Osteoporosis Profile


Human bone mass normally decreases from its adult peak with advancing age. This is especially so in women after the menopause, since post-menopausal oestrogen deficiency triggers the activity of the osteoclasts, the cells responsible for bone resorption, thereby causing an acceleration of bone remodelling. Osteoporosis is an avoidable skeletal condition characterized by low bone mass and micro-architectural deterioration of bone tissue, leading to an increased risk of fracture. While the lifetime risk of osteoporosis for a 50-year-old man it is one in five, for a 50-year-old woman it is estimated at one in two [1].

Prevention of osteoporosis can be:
1. Primary, which involves preventing bone loss from occurring,
2. Secondary in which the progression of bone loss is inhibited to avert the development of fractures, or
3. Tertiary in which patients with existing fractures are treated to prevent subsequent fracture [1].

Although osteoporosis is relatively common, the diagnosis is often not made until after a fracture has occurred, so there is a good case for osteoporosis screening. Nutritional status is of key importance and is currently a major health issue, since many osteoporosis sufferers are introduced to anti-resorptive treatment without adequate prior nutritional assessments - which must limit the value of such treatments.

Patient Instructions:

No mineral or vitamin containing nutritional supplements for 24 - 48 hours prior to testing.


osteoporosis.pdf (Click to Download)

Sample Report:

rep-osteoporosis.pdf (Click to Download)

Sample Requirements:

1 x Gold (SST); 1 x navy blue (EDTA), 1 x green (heparin), 15ml of a second void early morning urine.

Postal Samples Acceptable:



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2. van Daele PL, Seibel MJ, Burger H et al. Case-control analysis of bone resorption markers, disability, and hip fracture risk: the Rotterdam study. Brit Med J 1996; 312: 482-483.
3. Garnero P, Hausherr E, Chapuy MC et al. Markers of bone resorption predict hip fracture in elderly women: the EPIDOS prospective study. J Bone Miner Res 1996; 11: 1531-1538.
4. Garnero P, Sornay-Rendu E, Claustrat B et al. Biochemical markers of bone turnover, endogenous hormones and the risk of fractures in postmenopausal women: the OFELY study. J Bone Miner Res 2000; 15: 1526-1536.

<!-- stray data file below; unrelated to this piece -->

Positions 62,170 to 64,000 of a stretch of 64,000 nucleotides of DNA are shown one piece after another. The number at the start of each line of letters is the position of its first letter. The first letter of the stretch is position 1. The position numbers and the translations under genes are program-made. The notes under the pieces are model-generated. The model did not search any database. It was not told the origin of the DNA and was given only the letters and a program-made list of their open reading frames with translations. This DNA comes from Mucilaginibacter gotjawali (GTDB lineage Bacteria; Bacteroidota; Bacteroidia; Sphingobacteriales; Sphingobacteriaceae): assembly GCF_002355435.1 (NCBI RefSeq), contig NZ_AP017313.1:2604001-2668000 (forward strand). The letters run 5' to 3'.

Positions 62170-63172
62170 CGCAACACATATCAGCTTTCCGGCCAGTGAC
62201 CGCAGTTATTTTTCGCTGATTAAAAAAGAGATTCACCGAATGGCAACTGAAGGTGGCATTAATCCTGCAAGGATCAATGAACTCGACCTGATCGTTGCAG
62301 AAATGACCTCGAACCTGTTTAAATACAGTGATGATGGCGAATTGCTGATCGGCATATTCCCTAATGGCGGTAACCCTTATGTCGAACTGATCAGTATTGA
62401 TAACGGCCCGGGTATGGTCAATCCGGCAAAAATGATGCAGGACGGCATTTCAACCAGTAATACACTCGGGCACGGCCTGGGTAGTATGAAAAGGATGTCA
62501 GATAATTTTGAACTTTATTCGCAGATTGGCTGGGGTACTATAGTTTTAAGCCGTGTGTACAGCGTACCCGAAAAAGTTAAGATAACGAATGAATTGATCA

5. Sornay-Rendu E, Munoz F, Garnero P et al. Identification of osteopenic women at high risk of fracture: the OFELY study. J Bone Miner Res 2005; 20: 1813-1819.
6. Rosalki SB, Ying Foo A. Incubation with neuraminidase and affinity electrophoresis with wheat lectin compared for separating and quantifying alkaline phosphatase isoenzymes in plasma. Clin Chem 1985;31:1198-1200.
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8. Ross PD, Kress BC, Parson RE et al. Serum bone alkaline phosphatase and calcaneus bone density predict fractures: a prospective study. Osteoporos Int 2000; 11: 76-82.
9. Holick MF. Siris ES, Binkley N, et al. Prevalence of vitamin D inadequacy among postmenopausal North American women receiving osteoporosis therapy. J Clin Endocrinol Metab. 2005;90:3215-3224.
10. Caire-Juvera G, Ritenbaugh C, Wactawski-Wende J et al. Vitamin A and retinol intakes and the risk of fractures among participants of the Womens Health Initiative Observational Study. Am J Clin Nutr 2009;89:323-330.
11. Endres DB, Rude RK. Mineral and bone metabolism. In: Burtis CA, Ashwood ER, Bruns DE. Tietz Textbook of Clinical Chemistry and Molecular Diagnostics 4th Ed. Elsevier-Saunder pubs, St. Louis Mis, 2006, pp 1891-1965.
12. Strause L., Saltman P, Smith K T et al. Spinal bone loss in postmenopausal women supplemented with calcium and trace minerals. J Nutr 1994;124:1060-1064.
13. Giannini S, Nobile M, Dalla Carbonare L, et al. Hypercalciuria is a common and important finding in postmenopausal women with osteoporosis. Eur J Endocrinol. 2003;149:209-213.
14. Nguyen TV, Eisman JA, Kelly PJ, et al. Risk factors for osteoporotic fractures in elderly men. Am J Epidemiol. 1996;144:255-263.
15. Ghazali S, Barratt TM. Urinary excretion of calcium and magnesium in children. Arch Dis Child. 1974;49:97-101.

For further details please contact the laboratory at: lab@xxxxbiolab.co.uk